When the pain in Frederick L. Jacobson's knees began to serously impede his mobility, he didn't have to look very far for a referral. "I belong to the 92nd Street Y in Manhattan, and many of my friends there had already had their knees replaced," he says. "They unanimously recommended that I go to Hospital for Special Surgery."
For Mr. Jacobson, 70, getting back on his feet as quickly as possible was essential: As the founder of Fred Jacobson Aline Trails, he has spent 35 years personally leading hiking groups through the Swiss and Italian Alps every summer, and spends every winter downhill and cross-country skiing.
He was referred to Attending Orthopedic Surgeon Russell E. Windsor, MD, who performed simultaneous bilateral knee replacement surgery. Mr. Jacobson says that, in addition to having "high respect for Dr. Windsor's surgical skills," he was very pleased with his overall experience at the Hospital, adding that everyone with whom he came in contact was helpful and cheerful.
After Mr. Jacobson left the Hospital, an HSS social worker helped place him in an acute rehabilitation facility. Mr. Jacobson says he was highly motivated during the rehabilitation process and that his dedication paid off when - seven months after surgery - he was once again leading hikes in the Alps.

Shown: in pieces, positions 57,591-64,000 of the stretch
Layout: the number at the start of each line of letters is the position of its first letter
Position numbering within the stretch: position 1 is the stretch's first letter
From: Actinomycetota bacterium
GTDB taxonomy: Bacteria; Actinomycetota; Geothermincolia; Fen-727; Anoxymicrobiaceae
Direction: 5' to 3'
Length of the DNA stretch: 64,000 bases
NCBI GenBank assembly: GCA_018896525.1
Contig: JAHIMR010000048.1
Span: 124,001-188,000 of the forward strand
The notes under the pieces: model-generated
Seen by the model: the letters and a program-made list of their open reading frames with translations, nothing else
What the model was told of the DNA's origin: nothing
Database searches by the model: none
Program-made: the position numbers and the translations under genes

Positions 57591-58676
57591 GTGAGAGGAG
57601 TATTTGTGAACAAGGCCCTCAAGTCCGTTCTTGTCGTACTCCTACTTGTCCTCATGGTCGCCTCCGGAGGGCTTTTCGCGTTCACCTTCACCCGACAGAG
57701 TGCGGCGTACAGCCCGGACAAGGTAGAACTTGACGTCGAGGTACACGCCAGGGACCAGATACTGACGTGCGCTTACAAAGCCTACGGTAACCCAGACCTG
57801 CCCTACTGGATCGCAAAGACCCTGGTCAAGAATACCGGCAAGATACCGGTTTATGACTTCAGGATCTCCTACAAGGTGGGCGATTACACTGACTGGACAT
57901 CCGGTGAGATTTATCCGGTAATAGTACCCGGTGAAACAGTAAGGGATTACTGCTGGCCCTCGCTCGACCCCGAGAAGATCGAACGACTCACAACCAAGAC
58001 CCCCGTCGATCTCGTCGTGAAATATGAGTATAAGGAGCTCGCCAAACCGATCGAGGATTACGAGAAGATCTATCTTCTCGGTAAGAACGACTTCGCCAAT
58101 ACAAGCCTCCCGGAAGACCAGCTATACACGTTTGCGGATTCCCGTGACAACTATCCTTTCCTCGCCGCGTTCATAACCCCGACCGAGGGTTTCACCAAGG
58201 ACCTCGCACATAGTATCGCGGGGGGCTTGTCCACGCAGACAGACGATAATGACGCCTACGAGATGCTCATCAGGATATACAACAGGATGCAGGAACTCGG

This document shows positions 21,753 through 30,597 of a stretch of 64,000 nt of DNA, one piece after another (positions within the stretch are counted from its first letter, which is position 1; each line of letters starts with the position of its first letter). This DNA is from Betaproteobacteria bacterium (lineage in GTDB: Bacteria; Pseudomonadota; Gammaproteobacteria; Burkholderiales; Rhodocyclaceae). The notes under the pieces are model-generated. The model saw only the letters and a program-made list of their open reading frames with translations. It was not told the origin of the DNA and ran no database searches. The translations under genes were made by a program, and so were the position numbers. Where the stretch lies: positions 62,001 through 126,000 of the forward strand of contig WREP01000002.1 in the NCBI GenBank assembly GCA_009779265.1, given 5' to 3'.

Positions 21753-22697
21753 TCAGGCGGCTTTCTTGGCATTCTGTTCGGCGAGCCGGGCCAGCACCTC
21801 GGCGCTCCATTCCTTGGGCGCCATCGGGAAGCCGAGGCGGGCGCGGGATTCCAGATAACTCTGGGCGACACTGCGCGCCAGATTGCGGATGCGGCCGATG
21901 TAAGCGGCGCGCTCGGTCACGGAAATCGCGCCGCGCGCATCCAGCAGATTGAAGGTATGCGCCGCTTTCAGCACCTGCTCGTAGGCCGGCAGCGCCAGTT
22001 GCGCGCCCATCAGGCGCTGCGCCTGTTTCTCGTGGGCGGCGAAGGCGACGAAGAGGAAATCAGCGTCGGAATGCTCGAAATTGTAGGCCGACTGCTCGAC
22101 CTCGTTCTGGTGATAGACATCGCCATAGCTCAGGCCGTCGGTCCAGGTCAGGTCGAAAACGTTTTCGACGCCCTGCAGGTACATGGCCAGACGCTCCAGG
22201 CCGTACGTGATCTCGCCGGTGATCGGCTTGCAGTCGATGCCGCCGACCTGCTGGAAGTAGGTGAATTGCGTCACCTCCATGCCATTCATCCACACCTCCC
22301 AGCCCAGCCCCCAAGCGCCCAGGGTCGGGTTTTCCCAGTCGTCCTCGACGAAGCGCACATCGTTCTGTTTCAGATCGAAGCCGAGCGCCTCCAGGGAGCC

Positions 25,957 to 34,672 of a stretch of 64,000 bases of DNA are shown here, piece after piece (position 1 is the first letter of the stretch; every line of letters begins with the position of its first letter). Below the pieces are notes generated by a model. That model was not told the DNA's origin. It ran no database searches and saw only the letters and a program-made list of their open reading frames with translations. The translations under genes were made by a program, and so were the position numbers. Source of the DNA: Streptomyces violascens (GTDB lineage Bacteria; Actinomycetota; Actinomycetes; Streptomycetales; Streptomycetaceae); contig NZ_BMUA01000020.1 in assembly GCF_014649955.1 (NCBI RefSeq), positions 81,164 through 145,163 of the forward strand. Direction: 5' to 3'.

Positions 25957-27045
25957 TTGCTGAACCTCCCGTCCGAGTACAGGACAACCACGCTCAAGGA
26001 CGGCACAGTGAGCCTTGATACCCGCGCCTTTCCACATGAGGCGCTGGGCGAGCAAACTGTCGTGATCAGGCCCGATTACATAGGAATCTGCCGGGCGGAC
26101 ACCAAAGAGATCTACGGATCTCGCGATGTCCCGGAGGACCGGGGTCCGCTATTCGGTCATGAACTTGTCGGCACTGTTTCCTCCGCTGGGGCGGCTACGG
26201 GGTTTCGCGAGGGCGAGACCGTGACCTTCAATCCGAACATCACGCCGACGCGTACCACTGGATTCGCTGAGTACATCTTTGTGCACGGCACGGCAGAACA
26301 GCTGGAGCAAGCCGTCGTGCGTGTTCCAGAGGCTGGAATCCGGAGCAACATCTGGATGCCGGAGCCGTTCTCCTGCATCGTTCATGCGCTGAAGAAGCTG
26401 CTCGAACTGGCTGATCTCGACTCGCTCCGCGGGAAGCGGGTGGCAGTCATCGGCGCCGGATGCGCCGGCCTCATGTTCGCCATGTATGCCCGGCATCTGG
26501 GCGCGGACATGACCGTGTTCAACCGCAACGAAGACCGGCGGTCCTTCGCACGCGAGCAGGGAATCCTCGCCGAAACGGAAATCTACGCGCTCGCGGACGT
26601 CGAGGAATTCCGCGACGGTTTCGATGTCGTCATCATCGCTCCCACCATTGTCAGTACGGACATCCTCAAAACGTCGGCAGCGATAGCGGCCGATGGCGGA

During his tenure as a Special Surgery patient, Mr. Jacobson has also been treated by Associate Attending Physician Sergio Schwartzman, MD, and Assistant Attending Orthopedic Surgeon Edwin P. Su, MD. "I think the world of Dr. Schwartzman, and Dr. Su has just been wonderful," says Mr. Jacobson.
When he is not traveling, Mr. Jacobson gives back to HSS by volunteering at the Hospital each week. Mr. Jacobson says he genuinely believes that, in helping others, he's getting more than he is giving. "I've really enjoyed meeting people from a wide variety of backgrounds," he says. "And when I saw what a cross-section of people the Hospital attracts, it further motivated me to want to support HSS."
According to Mr. Jacobson, his experience at HSS truly turned his life around. "Before the surgery, I had to stop taking the anti-inflammatory medications that had been helping to control my pain," he recalls. "I could barely cross the street and had to decide whether going outside to pick up the newspaper would be worth the pain it would cause."
To express his gratitude, Mr. Jacobson as included a bequest to Hospital for Special Surgery in his will. "I can't think of any other institution that has been more meaningful to me," says Mr. Jacobson. "I believe in the Hospital - I see the miracles they achieve and the quality of life they restore."